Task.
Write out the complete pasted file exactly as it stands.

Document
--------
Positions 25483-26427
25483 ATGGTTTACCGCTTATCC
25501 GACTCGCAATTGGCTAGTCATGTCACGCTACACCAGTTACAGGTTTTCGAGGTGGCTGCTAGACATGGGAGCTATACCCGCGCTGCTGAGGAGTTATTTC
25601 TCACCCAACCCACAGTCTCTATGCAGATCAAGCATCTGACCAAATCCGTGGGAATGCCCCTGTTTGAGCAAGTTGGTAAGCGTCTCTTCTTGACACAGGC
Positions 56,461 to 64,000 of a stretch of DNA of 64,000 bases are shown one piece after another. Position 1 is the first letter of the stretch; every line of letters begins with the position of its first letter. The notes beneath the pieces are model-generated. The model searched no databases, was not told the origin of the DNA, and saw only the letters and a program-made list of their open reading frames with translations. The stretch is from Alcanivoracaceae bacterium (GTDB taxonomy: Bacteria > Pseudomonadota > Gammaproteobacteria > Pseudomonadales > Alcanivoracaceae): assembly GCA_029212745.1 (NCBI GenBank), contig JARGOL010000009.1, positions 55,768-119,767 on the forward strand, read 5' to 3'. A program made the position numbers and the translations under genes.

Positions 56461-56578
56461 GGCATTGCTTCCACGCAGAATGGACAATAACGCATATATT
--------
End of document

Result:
Positions 25483-26427
25483 ATGGTTTACCGCTTATCC
25501 GACTCGCAATTGGCTAGTCATGTCACGCTACACCAGTTACAGGTTTTCGAGGTGGCTGCTAGACATGGGAGCTATACCCGCGCTGCTGAGGAGTTATTTC
25601 TCACCCAACCCACAGTCTCTATGCAGATCAAGCATCTGACCAAATCCGTGGGAATGCCCCTGTTTGAGCAAGTTGGTAAGCGTCTCTTCTTGACACAGGC
Positions 56,461 to 64,000 of a stretch of DNA of 64,000 bases are shown one piece after another. Position 1 is the first letter of the stretch; every line of letters begins with the position of its first letter. The notes beneath the pieces are model-generated. The model searched no databases, was not told the origin of the DNA, and saw only the letters and a program-made list of their open reading frames with translations. The stretch is from Alcanivoracaceae bacterium (GTDB taxonomy: Bacteria > Pseudomonadota > Gammaproteobacteria > Pseudomonadales > Alcanivoracaceae): assembly GCA_029212745.1 (NCBI GenBank), contig JARGOL010000009.1, positions 55,768-119,767 on the forward strand, read 5' to 3'. A program made the position numbers and the translations under genes.

Positions 56461-56578
56461 GGCATTGCTTCCACGCAGAATGGACAATAACGCATATATT